"Interesting thing, computerized records," the alien mused. "So convenient, yet so vulnerable. It's amazing how easily files can be inserted, reports amended, financial transactions recorded." He gave Drew another sharp look. "But then, files can be erased, reports misplaced, records lost." He shoved the case forward a bit more. "With the right incentive...and the right technology."

'God, I'm in it,' Drew thought. And he'd been half-seduced by that smooth talk. He stood petrified, eyes flicking back and forth between the alien and the ominous gray case as he tried desperately to think of a way out.

"Mister Dawson?"

"N-no, it's too risky, boss. Not gonna happen." As scared as he was of the apes, jacking with this alien was too much. "What's this all about, anyway?"

The alien sighed wearily and pondered him for a long moment. "Perhaps it will help if you understand how important this is," he said at last. "Your Admiral was the last of a kind. He understood high-tech global warfare like no one who hasn't fought through your Collapse can. Mercifully, you humans are too depleted to fight wars like that any more, and we Ic'nichi simply don't have the mindset for it. Your Admiral's memories are a priceless resource which we hope to preserve."

"But...that's treason!" Hell of a time to come all patriotic! "That'd tell you everything about our space fleet! You lizards got a lot-a nerve comin' on like that!"

"I have been polite, Mister Dawson!" The alien rocked back on his tail in indignation. "You can surely offer the same courtesy. Humans use that term as a derogatory slur. That was uncalled for." His ears were twitching this way and that, which made him all the more intimidating.


"And for your information, we already know about your space fleet. You have a grand total of nine starships, only four of which are real combatants, and two of them are still under construction. Our defense force alone outnumbers your entire fleet three to one, and your flimsy, hastily armed transports are no match for our patrol ships." He was regaining that damned cool composure, coming down off his tail. "So you can see we don't need the Admiral's secrets, except as an historical record."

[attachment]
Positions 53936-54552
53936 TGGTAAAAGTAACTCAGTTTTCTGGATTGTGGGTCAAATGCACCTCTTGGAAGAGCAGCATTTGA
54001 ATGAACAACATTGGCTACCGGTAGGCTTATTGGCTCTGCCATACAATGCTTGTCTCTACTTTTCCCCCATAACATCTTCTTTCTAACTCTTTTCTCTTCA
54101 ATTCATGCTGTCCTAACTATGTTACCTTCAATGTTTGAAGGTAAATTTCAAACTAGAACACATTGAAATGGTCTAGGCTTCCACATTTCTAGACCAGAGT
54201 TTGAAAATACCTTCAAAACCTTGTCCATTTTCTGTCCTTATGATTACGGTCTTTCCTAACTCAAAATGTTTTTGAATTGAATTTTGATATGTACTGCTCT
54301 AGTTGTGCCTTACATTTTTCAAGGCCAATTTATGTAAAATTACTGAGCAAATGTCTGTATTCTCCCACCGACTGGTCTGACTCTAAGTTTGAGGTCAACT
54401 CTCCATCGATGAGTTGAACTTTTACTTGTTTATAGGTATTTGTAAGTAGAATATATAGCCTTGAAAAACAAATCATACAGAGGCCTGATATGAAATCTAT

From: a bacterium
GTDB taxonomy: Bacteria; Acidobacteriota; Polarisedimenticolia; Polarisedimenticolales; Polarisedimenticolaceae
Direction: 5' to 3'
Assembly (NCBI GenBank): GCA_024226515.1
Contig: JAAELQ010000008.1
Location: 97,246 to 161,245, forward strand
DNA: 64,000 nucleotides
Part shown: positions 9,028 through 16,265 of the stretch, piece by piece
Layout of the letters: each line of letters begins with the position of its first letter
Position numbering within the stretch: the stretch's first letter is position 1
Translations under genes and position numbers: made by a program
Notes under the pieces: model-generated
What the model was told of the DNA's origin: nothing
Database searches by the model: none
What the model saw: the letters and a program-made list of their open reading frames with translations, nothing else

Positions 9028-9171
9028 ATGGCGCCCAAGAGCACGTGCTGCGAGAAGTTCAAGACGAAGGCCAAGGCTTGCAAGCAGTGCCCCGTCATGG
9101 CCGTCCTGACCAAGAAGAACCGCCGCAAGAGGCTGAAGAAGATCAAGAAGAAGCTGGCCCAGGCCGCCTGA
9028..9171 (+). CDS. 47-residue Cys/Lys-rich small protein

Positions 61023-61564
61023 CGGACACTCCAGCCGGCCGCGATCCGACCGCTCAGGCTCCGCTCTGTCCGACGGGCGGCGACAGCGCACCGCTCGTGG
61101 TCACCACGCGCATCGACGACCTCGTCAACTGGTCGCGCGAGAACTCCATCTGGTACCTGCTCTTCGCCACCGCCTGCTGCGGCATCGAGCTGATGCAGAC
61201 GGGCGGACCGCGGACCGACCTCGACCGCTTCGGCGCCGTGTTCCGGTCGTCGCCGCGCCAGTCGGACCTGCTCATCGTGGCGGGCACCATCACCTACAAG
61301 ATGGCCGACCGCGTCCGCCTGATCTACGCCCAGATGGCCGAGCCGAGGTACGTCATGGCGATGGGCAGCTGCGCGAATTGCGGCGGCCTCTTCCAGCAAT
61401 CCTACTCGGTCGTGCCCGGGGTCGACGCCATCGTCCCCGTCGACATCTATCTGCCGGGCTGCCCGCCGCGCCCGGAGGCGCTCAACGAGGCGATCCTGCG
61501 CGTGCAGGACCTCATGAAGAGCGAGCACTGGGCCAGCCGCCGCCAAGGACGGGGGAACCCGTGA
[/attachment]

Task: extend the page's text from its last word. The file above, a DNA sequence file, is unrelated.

The silence stretched out as thick as the nighttime gloom. 'Well...yeah...that may be,' Drew realized at last. The alien's relentless cool was dampening his panic, allowing him to think it through. 'So...what do I care, anyway? And why should I?'

The alien patted the case affectionately. "You may rest assured we would not want this sort of knowledge to get around."

'...uh...yeah...' It was almost like he knew what Drew was thinking. Out-freakin'.

"And it bears repeating, Mister Dawson, being on our good side has its rewards."


There was another long, uncomfortable silence.

'So...what if they are up to something?' he told himself. A million Kroner would take him a long, long way from here; all the way to the Republic of Mendocino, out west. 'Their blubber don't matter to me.'

The alien pushed the case forward until it rested against his belly. "We will be here for two more nights. Return this in that time, and we'll let that 'lizard' remark go by."

A million Kroner.

It hung in the air between them, as conspicuous as a torch-lit parade. The silence stretched out again as the alien folded his arms and waited for Drew's next move.

A million Kroner.

It was his way out: out of prison, out of Savannah, out of a life of groveling poverty. His only way out.

'It'll be risky.' He made his choice without realizing, and started talking himself into it. The Admiral was in Intensive Care. He'd have to slip the gismo in in his laundry cart, and hope the ward nurses didn't get suspicious while he puttered around the Admiral's room for twenty eternal minutes.

A million Kroner.

It'd set him up like those rich plantation bastards. Yeah. He reached hesitantly for the handle...

"Oh, and I recommend you don't try opening the case."

Drew froze again. He'd read enough spy novels to know what the alien was hinting at.

A million Kroner.

He'd never have to mop up puke and piss again, ever.

'El Dawson Ranchero.' Yeah. Visions of autocratic excess danced before his eyes, submerging his last lingering doubts. 'With a whole stable full of good-lookin' ho's.' Yeah. Fuckit. 'Nuke Savannah, see if I care.' He picked up the case. It was surprisingly heavy. 'Good bye Piedmont Republic, and fuck you.'

The alien gave him a toothy smile.



Index - Small Press Services - Author Services - Artist Services - Site Map

About Writing - Our Reviews - Shopping Cart

Short Stories - Required Reading - Links - Contact Us - Guest Book